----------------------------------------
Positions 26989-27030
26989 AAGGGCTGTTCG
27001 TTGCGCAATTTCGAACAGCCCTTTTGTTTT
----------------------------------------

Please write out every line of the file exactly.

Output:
Positions 26989-27030
26989 AAGGGCTGTTCG
27001 TTGCGCAATTTCGAACAGCCCTTTTGTTTT